Regular readers will know that I spend a great deal of time talking about rights, particularly gun and marriage rights. But in the course of writing these articles and in discussing the concept elsewhere, I’m often asked where rights come from. There are several typical notions to answer that.
The Code of Hammurabi is one of the oldest codifications of law that we have. It’s stated purpose is to establish justice in the land. There is also a great deal of talk about the gods, but we’ll get to that later, and it’s not the main point of the Code. The idea here is that the law creates the rights of the people whom it governs. I hear that view expressed by those who tell me that I have no rights that the Constitution doesn’t grant me.
The problem here is that what the law gives, the law can take away. That makes rights essentially no better than privileges. Now certainly, a contract establishes rights held by the parties involved. And civil rights are those that we have by virtue of belonging to a given society. But if we apply that same reasoning to something like freedom of expression, we rapidly will end up in a situation where only such speech as our leaders accept will be tolerated.
The Magna Carta arises out of a tradition called common law. That came from the Germanic tribes of northern and western Europe that valued tradition and the agreement of people who were closely related to each other. The notion of a trial by jury is from the same tradition–in other words, a group of one’s fellows must agree on a verdict.
That isn’t unique to Germanic cultures–including English-speaking nations. The ancient Greeks had a similar idea, and there we have examples of how consensus can go wrong. Citizens who were lost popularity were ostracized. Socrates was executed after the public will turned against him. Consensus turns rights into a game of popularity.
3. Divine gift
This invokes images of Charlton Heston coming down the mountainside. It has the advantage of elevating rights out of political squabbles and implies a permanence to rights. But there are two problems:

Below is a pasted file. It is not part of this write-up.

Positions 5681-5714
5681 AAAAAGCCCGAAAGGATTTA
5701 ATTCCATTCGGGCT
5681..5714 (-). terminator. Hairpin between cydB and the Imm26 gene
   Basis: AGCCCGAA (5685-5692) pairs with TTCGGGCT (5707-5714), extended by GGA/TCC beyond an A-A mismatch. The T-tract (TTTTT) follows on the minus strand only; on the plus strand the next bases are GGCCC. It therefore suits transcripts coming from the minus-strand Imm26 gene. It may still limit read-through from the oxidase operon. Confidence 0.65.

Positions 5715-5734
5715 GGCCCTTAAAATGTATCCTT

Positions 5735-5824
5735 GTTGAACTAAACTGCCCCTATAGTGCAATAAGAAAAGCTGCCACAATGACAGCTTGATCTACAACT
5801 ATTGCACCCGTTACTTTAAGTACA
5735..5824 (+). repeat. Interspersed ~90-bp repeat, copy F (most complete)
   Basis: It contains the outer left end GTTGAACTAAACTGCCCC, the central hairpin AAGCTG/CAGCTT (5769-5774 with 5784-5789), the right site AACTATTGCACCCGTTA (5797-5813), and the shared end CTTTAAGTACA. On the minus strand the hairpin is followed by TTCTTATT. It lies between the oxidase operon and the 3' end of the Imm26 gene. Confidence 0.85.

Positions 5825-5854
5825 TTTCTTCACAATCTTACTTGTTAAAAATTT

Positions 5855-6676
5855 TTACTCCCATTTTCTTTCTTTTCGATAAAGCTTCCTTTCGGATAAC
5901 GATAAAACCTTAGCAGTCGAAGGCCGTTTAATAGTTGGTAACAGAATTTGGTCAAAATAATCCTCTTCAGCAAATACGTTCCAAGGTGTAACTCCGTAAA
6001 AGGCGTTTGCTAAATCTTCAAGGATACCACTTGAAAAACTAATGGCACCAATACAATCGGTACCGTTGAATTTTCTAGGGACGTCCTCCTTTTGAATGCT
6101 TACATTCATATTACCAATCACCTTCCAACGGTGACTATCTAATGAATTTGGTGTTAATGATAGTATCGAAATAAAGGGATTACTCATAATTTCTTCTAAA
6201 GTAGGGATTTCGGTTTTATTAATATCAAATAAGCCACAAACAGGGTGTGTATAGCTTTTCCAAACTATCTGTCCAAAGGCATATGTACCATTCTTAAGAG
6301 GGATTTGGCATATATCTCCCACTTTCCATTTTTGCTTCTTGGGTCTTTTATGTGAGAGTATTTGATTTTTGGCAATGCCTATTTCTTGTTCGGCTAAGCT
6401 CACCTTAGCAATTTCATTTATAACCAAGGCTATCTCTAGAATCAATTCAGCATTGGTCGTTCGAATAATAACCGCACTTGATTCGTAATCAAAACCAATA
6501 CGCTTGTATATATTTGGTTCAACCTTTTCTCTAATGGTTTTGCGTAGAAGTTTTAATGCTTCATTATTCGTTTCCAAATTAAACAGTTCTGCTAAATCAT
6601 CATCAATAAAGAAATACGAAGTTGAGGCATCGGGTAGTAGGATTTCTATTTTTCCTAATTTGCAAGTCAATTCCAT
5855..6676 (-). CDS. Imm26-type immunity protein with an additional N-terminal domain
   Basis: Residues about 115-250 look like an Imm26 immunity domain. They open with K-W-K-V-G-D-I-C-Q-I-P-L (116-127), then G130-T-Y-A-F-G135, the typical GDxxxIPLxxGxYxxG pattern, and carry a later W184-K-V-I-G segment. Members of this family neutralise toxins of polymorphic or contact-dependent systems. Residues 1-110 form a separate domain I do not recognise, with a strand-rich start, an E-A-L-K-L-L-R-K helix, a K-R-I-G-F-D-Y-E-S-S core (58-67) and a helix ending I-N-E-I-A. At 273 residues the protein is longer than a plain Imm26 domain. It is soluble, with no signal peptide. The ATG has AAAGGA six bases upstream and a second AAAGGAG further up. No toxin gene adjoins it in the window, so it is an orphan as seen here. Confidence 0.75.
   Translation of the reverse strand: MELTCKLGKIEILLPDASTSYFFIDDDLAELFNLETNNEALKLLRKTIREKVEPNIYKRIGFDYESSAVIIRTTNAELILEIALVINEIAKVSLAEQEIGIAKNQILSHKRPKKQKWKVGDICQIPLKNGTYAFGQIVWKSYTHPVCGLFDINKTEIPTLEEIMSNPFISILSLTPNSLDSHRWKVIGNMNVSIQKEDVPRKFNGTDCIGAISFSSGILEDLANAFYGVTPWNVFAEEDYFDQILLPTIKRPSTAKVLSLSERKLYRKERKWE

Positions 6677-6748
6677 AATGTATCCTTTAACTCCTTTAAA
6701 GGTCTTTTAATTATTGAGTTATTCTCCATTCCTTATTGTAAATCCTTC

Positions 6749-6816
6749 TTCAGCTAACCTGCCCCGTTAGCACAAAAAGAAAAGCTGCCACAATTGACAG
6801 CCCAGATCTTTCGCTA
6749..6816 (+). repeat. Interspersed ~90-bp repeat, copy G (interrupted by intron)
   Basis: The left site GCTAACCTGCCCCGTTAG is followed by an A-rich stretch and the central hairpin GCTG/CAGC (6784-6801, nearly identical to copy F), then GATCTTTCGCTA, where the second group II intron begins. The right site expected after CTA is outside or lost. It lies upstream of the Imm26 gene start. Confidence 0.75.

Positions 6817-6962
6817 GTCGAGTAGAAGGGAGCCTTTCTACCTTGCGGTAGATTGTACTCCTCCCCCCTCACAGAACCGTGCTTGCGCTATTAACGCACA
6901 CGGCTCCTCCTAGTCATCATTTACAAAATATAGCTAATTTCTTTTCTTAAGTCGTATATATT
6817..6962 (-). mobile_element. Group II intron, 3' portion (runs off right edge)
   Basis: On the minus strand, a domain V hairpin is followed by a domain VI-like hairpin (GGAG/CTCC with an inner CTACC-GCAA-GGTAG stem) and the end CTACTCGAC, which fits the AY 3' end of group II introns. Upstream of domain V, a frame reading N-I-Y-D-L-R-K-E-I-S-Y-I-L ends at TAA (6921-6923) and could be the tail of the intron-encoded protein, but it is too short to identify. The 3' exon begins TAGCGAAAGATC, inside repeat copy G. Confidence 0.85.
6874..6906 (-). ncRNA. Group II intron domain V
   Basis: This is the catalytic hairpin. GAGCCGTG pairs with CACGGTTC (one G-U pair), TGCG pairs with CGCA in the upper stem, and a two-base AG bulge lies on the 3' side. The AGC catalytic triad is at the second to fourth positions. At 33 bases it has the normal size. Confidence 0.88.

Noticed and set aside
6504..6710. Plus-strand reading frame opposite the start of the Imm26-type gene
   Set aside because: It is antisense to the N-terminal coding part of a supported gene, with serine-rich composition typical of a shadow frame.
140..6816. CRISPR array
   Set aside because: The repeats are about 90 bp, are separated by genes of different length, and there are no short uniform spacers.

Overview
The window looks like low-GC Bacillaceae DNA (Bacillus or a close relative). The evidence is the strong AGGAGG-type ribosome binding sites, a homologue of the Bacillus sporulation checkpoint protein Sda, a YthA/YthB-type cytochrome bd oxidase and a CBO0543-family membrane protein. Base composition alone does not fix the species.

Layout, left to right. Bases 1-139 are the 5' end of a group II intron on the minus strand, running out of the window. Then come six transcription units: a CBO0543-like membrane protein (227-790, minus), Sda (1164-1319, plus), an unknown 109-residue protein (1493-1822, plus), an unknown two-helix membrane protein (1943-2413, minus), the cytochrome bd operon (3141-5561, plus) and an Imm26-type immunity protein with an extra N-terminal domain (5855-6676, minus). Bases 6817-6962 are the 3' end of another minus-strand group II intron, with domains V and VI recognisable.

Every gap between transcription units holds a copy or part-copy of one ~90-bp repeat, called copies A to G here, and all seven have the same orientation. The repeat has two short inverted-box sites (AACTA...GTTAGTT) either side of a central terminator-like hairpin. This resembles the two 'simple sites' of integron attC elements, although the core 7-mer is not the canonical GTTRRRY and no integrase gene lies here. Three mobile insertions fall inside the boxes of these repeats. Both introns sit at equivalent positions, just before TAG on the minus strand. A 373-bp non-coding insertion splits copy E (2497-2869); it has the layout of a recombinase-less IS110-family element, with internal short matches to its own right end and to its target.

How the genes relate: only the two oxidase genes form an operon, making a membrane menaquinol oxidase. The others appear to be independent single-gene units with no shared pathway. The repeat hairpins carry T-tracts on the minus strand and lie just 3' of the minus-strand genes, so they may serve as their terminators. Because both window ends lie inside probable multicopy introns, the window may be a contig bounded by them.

If those rights are the will of a divine being, that makes them acts of capriciousness, rather than reason.
If rights come from God or one set of gods, what of people who worship other gods or no god at all?
John Locke was one well-known exponent of this idea, but it goes back to ancient thoughts of the Stoics and others. The concept here is that we are born with the power of choice. In a state of nature, we have no obligation to take anyone else into account. Living in a society creates expectations of restraining one’s actions for the benefit of others, but a fundamental core of rights always remains with each one of us individually.
The difficulty here is in determining the measure of restraint necessary. But as I discussed before in my first article on Eleutherianism, the principle here is the most liberty possible for everyone. We secure that by first determining whether anyone is harmed by an action and what is the minimum action to rectify or prevent that harm. A gay couple enjoying the benefits (and burdens!) of marriage cannot harm anyone outside that relationship and is, in fact, a good for society by making relationships more stable. Guns, alcohol, and marijuana are more problematic, but simple requirements like prohibitions against driving drunk or discharging a firearm randomly within a city can handle the potential wrongs. We’re often told that we can’t yell fire in a crowded theater, but that presumes that no actual fire is burning, and it ignores the fact that we don’t leave our tongues or brains outside the theater–though many filmmakers wish we would, seemingly.
The idea of natural rights is also connected to the belief in rights given to us by divine will, but not necessarily so. My argument is that we have rights by virtue of our being able to choose. In principle, it is not required for us to justify our actions. It is the burden of government or society to explain why our actions must be restrained and to beg our permission to do that. But fundamentally, government and the law should defend our rights before, above, and beyond all else.
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